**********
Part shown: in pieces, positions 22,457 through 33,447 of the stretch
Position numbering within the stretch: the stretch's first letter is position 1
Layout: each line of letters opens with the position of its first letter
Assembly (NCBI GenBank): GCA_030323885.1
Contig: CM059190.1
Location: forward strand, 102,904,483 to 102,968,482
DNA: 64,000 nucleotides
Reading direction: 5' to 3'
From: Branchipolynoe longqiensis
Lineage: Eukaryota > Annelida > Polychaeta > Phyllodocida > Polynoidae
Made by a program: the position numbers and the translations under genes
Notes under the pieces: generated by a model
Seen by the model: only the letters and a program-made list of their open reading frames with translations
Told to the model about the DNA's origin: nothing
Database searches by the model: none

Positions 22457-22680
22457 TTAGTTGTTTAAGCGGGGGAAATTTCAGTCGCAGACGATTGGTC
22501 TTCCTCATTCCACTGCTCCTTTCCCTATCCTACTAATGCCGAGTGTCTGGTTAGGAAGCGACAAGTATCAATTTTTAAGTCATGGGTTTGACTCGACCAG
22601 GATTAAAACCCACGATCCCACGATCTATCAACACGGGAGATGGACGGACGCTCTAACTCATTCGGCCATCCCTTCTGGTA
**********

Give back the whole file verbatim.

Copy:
Part shown: in pieces, positions 22,457 through 33,447 of the stretch
Position numbering within the stretch: the stretch's first letter is position 1
Layout: each line of letters opens with the position of its first letter
Assembly (NCBI GenBank): GCA_030323885.1
Contig: CM059190.1
Location: forward strand, 102,904,483 to 102,968,482
DNA: 64,000 nucleotides
Reading direction: 5' to 3'
From: Branchipolynoe longqiensis
Lineage: Eukaryota > Annelida > Polychaeta > Phyllodocida > Polynoidae
Made by a program: the position numbers and the translations under genes
Notes under the pieces: generated by a model
Seen by the model: only the letters and a program-made list of their open reading frames with translations
Told to the model about the DNA's origin: nothing
Database searches by the model: none

Positions 22457-22680
22457 TTAGTTGTTTAAGCGGGGGAAATTTCAGTCGCAGACGATTGGTC
22501 TTCCTCATTCCACTGCTCCTTTCCCTATCCTACTAATGCCGAGTGTCTGGTTAGGAAGCGACAAGTATCAATTTTTAAGTCATGGGTTTGACTCGACCAG
22601 GATTAAAACCCACGATCCCACGATCTATCAACACGGGAGATGGACGGACGCTCTAACTCATTCGGCCATCCCTTCTGGTA